"Dream Team" also introduces us to some new faces, such as Yugoslavian player and coach Boris Stankovic, who was responsible for this crazy concept of using superstars on the Olympic team. McCallum's book is a great read for basketball junkies who like to look back at the players who made the NBA more relevant than Major League Baseball (although you would get an argument from some on the two sports).
This year's version of the Dream Team may be the last. NBA commissioner David Stern has floated a proposal to put an age-cap of 23 on the USA Olympic basketball team (Kobe Bryant called the idea "stupid"). Although Stern might just be having some fun stirring it up as he prepares to exit his job in the next few years.
It was a very different U.S. Olympic team that traveled to Athens for the 1896 Games. There's a lot to learn from Jim Reisler's thin but well-researched "Igniting the Flame," which opens with the boat ride that the loosely assembled team of preppy Ivy Leaguers took across the Atlantic.
There were no tryouts for these Games. Instead it was more like Mickey Rooney had gathered up a bunch of his pals and yelled, "Hey, kids, let's put on a show."
Reisler's task in researching this project is evident from 40 pages of attribution notes — and the book does have a research paper feel to it, but he manages to tell the story with a good conversational style.
Throughout, Reisler provides readers with plenty of amusing gems. Take, for example, that the American athletes thought the Games started on April 18, 1896 — in fact, they began on April 6. How did this mistake happen? The Greeks, Reisler explains, used the Julian calendar while the Americans used the Gregorian: The result was that the Americans didn't arrive as early as they had hoped.
And, by the way, the winners didn't receive gold medals — silver medals were awarded to winners and runner-ups received bronze (the practice of giving gold medals didn't start until 1904). "[James] Connolly and the other Olympic victors," Reisler writes, "would earn silver medals for these Games, not gold.… With gold coins the standard currency at the time in many nations, [Greek Crown Prince] Constantine reasoned that gold medals would make it seem that the athletes were being paid."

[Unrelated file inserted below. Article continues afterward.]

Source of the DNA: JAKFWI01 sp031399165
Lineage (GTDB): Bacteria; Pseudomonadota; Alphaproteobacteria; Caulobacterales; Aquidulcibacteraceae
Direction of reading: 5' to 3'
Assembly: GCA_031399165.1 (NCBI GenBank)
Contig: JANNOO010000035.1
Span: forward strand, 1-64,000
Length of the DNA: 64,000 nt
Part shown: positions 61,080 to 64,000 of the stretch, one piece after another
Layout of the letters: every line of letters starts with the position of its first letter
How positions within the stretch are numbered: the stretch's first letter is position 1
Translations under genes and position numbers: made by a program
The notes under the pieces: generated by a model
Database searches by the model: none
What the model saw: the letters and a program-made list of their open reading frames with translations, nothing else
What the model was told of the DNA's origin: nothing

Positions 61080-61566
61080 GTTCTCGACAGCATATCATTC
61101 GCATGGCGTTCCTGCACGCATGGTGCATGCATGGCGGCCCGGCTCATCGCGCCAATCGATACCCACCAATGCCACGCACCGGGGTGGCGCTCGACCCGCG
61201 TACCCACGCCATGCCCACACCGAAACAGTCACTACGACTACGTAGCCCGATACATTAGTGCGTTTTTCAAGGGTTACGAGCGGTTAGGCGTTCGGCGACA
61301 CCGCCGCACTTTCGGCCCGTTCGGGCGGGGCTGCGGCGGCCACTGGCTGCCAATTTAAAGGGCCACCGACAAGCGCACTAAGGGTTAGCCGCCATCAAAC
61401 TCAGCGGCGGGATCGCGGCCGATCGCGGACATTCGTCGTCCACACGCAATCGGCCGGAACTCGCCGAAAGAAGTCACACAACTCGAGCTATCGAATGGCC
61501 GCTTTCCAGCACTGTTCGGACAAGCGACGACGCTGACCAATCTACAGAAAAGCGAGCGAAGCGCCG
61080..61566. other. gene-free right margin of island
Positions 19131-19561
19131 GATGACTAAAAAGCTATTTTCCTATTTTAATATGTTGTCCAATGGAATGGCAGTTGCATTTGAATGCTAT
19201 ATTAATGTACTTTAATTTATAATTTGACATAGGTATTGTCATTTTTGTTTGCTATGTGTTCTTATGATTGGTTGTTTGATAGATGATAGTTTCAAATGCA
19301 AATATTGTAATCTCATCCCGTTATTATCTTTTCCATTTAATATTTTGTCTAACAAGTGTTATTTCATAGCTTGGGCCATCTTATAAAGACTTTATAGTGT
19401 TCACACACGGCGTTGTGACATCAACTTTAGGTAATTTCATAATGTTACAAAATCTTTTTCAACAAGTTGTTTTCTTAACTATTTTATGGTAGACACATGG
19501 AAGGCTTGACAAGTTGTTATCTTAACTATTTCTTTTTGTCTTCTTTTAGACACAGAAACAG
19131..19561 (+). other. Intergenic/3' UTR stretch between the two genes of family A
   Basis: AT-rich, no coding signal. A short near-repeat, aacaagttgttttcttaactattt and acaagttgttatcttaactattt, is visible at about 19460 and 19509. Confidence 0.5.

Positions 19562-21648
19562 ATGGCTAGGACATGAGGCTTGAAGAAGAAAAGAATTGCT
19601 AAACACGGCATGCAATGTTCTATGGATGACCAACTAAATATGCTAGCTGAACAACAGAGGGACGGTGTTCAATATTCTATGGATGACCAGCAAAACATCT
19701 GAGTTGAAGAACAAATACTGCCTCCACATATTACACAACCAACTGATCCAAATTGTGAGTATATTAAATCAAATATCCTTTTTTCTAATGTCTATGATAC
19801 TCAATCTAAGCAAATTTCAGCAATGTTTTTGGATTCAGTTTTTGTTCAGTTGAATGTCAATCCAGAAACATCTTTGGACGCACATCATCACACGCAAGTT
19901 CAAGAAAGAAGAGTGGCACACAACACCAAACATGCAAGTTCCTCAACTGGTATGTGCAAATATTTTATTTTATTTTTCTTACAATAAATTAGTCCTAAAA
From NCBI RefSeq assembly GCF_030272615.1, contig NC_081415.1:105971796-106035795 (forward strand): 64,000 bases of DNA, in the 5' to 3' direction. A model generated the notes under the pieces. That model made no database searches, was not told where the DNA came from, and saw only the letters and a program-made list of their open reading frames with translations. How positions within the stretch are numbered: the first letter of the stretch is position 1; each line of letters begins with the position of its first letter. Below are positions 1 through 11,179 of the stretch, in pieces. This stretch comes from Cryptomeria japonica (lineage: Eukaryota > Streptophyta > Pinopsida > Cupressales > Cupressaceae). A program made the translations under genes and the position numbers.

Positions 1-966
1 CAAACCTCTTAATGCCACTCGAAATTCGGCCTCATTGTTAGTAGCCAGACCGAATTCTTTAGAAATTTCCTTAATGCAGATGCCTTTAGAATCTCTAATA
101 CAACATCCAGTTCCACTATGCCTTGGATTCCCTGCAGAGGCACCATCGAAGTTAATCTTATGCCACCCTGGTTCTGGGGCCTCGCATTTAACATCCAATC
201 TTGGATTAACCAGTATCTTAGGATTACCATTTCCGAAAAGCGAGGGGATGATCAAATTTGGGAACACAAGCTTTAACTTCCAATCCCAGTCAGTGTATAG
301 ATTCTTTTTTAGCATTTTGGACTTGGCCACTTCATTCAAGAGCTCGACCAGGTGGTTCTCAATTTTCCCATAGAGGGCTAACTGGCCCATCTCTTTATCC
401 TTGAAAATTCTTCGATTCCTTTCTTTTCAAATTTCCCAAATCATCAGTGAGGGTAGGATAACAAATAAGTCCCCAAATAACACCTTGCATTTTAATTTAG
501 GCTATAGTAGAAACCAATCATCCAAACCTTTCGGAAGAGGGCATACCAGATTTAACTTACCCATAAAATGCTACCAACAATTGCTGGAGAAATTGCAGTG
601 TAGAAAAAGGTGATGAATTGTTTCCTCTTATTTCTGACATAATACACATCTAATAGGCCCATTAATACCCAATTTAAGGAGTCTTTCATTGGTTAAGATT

Perhaps the most entertaining characters in "Igniting the Flame" are brothers Sumner and John Paine, a couple of rich kids living in Paris who were recruited because they were expert marksmen. They dominated the shooting competition while reaching into their pockets between shots to sip whiskey from a flask. (If the Paine brothers were competing today, they'd probably have an endorsement deal with Jim Beam.)
Today's emphasis on selling brands at the Games is a far cry from what International Olympic Committee founder Baron de Coubertin envisioned when he revived the concept of the Games at the end of the 19th century. In fact, what can you say about an event so big that NBC is willing to lose $100 million for the right to own it on all platforms?
Yeah, a lot can change in 100 years.
Cherwa, deputy sports editor, is running the L.A. Times/Tribune Olympic Bureau in London. It is his seventh Olympic Games.